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Suga and Putin should build relationship of trust by meeting in person: Ishin Diet member

February 7 was “Northern Territories Day.” Since the Northern Territories (Etorofu, Kunashiri, Shikotan, and Habomai Islands) became Japanese territory on Feb. 7, 1855 under the Treaty of Shimoda signed by Japan and Russia, the islands have never belonged to any other nation. Russia continues to occupy the islands illegally even 75 years after the end of World War II. Prime Minister Yoshihide Suga has demonstrated eagerness to tackle the Northern Territories issue, saying “we need to resolve it.”  Sankei interviewed Nippon Ishin no Kai House of Councillors member Muneo Suzuki on how Japan should engage with Russia’s Putin administration.


Interviewed by Takaki Rikitake.


Prime Minister Yoshihide Suga said in his policy speech on Jan. 18 that “the Northern Territories issue must be resolved instead of being passed on to future generations.” Suga also said that his understanding is based on the 2018 summit meeting between the Japanese and Russian leaders in Singapore, and that negotiations will proceed based on the agreement of both countries.


This made me feel that Suga is determined to resolve the issue himself. The fact that the “agreement” reached in Singapore, which concluded that negotiations would be accelerated based on the 1956 Japan-Soviet Joint Declaration, is now being referred to as a “discussion” has been seen as a regression by some people. I regard such views as criticism from people who are ignorant of the negotiations’ particulars.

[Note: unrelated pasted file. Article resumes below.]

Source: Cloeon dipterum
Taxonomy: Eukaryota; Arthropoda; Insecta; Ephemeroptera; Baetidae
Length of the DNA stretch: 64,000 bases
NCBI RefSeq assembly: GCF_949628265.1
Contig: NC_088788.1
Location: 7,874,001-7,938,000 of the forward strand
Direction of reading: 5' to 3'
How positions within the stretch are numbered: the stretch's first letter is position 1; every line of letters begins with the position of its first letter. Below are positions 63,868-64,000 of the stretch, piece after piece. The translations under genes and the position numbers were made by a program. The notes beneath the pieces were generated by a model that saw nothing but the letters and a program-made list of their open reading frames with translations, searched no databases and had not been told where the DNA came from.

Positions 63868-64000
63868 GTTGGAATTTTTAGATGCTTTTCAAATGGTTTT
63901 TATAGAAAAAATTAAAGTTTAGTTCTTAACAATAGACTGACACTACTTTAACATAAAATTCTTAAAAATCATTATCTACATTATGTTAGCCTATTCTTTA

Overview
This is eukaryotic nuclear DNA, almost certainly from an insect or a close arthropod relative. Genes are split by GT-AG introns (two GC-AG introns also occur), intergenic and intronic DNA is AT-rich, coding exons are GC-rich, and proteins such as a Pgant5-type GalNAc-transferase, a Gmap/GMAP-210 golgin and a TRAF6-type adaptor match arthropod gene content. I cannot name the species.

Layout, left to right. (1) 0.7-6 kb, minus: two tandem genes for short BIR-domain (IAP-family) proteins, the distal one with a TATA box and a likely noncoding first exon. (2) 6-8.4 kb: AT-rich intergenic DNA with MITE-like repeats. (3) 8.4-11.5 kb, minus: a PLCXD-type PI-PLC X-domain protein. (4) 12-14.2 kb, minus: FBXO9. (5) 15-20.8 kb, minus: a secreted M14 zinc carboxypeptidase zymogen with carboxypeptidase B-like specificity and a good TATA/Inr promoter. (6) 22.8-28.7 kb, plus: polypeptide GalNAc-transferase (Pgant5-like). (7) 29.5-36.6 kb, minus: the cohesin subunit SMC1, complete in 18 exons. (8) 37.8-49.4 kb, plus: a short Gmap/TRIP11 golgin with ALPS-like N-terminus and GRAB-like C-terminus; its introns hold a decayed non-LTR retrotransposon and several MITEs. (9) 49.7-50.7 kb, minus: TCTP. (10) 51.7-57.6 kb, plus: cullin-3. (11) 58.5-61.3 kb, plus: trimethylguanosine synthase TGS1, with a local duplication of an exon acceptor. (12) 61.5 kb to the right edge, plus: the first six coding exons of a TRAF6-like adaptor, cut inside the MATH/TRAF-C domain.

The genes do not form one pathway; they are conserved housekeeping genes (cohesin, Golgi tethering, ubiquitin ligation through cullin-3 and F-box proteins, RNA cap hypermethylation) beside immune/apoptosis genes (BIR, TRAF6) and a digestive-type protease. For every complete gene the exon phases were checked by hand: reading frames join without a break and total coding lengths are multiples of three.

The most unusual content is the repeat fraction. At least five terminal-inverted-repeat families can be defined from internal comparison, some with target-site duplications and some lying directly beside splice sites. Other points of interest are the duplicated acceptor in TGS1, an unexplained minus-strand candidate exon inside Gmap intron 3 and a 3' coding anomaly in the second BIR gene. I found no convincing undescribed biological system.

On Aug. 31, 2020, then-Prime Minister Shinzo Abe held his final teleconference with Russian president Vladimir Putin. Abe went over every point from the Singapore meeting with Putin, confirming that they agreed on the individual points. Putin said “yes” to each one.


Immediately after Suga took office, he held a teleconference with Putin on Sept. 29, 2020. When Suga said that he would “maintain the Japanese-Russian relationship,” Putin was the one who said “the Singapore agreement (is important).” Not everything discussed during diplomatic negotiations can be revealed. The term “discussion” includes not only that which was made public, but everything that was negotiated between the two leaders.


When I met Suga on Feb. 1, he said he wants to “produce tangible results by moving in the direction that former Prime Minister Abe developed.” While it is still difficult for leaders to travel abroad due to the effects of COVID-19, it is necessary for Suga and Putin to meet once in person to create a relationship of trust.


The year 2021 is the 65th year since the signing of the Joint Declaration. It is an important juncture for Russia, which attaches importance to intervals of five years.


The wish of former residents of the Northern Territories, whose average age is now 85, is for Russia to return at least one or two islands as soon as possible. The only realistic solution is the “return of two islands plus alpha.” This solution combines the return of Habomai and Shikotan Islands in line with the Joint Agreement stipulating their return after signing a peace treaty, and freedom of travel and joint economic activity for the other two islands.

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